This morning I was reading a blog and the author was talking about food porn–
“There’s all this music and close ups of cutting and fingers wiping off knives, and it’s not for any real reason – it’s not to show a technique or anything, it’s just to get you all hyped up, if y’know what I mean…”
–And I started to think about food porn and also real porn. My impression, from the few people I know who openly talk about their porn-watching habits, is that it seems to actually result in having less “real” sex with others, significant or otherwise (granted my sample pool is limited). However, I just asked Paul, and he gave me an example of someone who has (and displays in his home) a fair amount of porn, AND has a lot of sex. Paul points out that it depends on whether the porn is just a supplement to your lifestyle, or a substitute for a lifestyle.
But what I was really getting to is that I was wondering about food porn and eating habits. I’ve never read or seen anyone commenting on what food shows do in terms of j our appetites. Do we eat more? or less? do we aspire to eat better food?
I continued to think about this when a friend came over for “TV night” and we watched an old episode of Iron Chef and the most recent Top Chef. I enjoy seeing and hearing about all the pretty food, but it rarely makes me want to run to McDonalds or the nearest French restaurant. But I might be a bad test subject, as, even though I like to eat, I have always had voyeuristic tendencies in the food realm. When I was in hospital in Melbourne and couldn’t eat for a week, Paul used to go to restaurants and eat exotic cuisine, then come back and recite menu items and their descriptions. it was oddly comforting, and I don’t recall feeling sad I couldn’t actually eat the food. Granted, I had a few other things on my mind, like wanting to not die.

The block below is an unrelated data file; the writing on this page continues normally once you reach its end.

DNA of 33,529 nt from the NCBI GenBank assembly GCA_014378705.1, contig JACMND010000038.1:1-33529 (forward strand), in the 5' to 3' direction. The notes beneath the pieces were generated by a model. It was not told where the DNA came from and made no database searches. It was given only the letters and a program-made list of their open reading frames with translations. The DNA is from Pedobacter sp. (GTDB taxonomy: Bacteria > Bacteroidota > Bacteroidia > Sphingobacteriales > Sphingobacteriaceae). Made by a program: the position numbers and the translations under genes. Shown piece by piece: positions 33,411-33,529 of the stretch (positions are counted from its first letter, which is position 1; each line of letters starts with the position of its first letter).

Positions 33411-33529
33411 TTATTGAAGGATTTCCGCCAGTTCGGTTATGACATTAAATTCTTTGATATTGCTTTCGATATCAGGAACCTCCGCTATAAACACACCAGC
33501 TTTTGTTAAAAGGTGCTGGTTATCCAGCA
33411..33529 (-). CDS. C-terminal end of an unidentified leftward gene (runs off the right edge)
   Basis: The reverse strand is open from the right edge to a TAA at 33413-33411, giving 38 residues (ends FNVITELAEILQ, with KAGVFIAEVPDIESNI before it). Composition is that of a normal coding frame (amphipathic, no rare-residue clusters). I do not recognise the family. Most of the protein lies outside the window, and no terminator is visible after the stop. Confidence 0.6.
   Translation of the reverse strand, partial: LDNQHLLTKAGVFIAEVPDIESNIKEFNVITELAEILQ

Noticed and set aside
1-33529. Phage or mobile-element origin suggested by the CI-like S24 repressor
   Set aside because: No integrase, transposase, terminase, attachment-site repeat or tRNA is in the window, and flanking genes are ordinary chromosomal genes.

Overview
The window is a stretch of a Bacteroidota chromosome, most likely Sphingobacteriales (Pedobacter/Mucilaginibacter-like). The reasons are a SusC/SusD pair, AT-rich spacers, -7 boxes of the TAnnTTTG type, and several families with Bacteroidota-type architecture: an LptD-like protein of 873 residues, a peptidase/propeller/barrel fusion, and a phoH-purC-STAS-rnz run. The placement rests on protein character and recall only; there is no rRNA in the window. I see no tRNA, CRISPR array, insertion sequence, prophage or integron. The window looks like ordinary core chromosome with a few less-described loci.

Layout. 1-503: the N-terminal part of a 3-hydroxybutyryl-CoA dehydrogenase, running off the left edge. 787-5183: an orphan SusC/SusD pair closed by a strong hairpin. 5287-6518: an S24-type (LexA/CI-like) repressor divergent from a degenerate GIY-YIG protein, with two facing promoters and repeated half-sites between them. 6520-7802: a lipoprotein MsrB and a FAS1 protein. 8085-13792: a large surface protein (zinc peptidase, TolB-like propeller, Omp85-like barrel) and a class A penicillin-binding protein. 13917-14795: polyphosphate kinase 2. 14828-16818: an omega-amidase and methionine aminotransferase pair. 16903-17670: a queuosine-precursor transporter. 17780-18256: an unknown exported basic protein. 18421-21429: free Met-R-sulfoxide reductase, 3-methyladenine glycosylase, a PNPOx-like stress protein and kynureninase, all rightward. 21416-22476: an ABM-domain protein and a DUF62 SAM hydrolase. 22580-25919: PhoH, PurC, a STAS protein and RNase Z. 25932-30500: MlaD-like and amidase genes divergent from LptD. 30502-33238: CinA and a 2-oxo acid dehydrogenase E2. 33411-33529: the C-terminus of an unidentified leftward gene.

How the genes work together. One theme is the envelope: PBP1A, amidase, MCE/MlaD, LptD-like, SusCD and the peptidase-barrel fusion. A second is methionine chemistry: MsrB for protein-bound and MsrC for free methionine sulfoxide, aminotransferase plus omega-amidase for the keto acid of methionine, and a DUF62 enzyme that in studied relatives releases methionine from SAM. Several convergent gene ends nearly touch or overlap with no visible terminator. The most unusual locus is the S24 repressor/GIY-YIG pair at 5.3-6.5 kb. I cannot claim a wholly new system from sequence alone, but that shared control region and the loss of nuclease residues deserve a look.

And, as with the porn, I just asked Paul how his food network viewing affects him, and he says it does make him want to eat. But he notes that he already had a “food-centric world view.” He’s definitely someone for whom anything food related would simply be a supplement to an already established lifestyle. He notes that food shows make him want, in particular, better food and different food, that the food he sees has an aspirational quality.
Whereas I look and think “interesting, avocado puree, but you know what, just this plain avocado is pretty darn good.”
Does this reveal too much about my attitudes toward sex?